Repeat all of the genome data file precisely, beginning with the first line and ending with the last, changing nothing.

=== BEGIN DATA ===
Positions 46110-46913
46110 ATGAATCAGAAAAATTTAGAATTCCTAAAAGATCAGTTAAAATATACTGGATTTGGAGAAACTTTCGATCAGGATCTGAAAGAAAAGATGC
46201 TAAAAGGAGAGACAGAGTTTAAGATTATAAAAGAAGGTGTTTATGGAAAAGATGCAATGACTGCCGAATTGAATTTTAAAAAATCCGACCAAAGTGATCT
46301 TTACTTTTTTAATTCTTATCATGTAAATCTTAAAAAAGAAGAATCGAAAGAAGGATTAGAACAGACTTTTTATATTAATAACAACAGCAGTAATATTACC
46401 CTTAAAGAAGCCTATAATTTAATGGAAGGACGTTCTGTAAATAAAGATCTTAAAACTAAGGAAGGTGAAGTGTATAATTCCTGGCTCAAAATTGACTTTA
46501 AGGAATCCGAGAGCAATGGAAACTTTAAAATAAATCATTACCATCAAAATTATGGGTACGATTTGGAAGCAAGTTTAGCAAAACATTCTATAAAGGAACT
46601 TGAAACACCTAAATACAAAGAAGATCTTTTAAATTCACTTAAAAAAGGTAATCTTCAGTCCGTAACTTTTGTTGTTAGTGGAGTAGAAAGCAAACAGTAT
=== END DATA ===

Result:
Positions 46110-46913
46110 ATGAATCAGAAAAATTTAGAATTCCTAAAAGATCAGTTAAAATATACTGGATTTGGAGAAACTTTCGATCAGGATCTGAAAGAAAAGATGC
46201 TAAAAGGAGAGACAGAGTTTAAGATTATAAAAGAAGGTGTTTATGGAAAAGATGCAATGACTGCCGAATTGAATTTTAAAAAATCCGACCAAAGTGATCT
46301 TTACTTTTTTAATTCTTATCATGTAAATCTTAAAAAAGAAGAATCGAAAGAAGGATTAGAACAGACTTTTTATATTAATAACAACAGCAGTAATATTACC
46401 CTTAAAGAAGCCTATAATTTAATGGAAGGACGTTCTGTAAATAAAGATCTTAAAACTAAGGAAGGTGAAGTGTATAATTCCTGGCTCAAAATTGACTTTA
46501 AGGAATCCGAGAGCAATGGAAACTTTAAAATAAATCATTACCATCAAAATTATGGGTACGATTTGGAAGCAAGTTTAGCAAAACATTCTATAAAGGAACT
46601 TGAAACACCTAAATACAAAGAAGATCTTTTAAATTCACTTAAAAAAGGTAATCTTCAGTCCGTAACTTTTGTTGTTAGTGGAGTAGAAAGCAAACAGTAT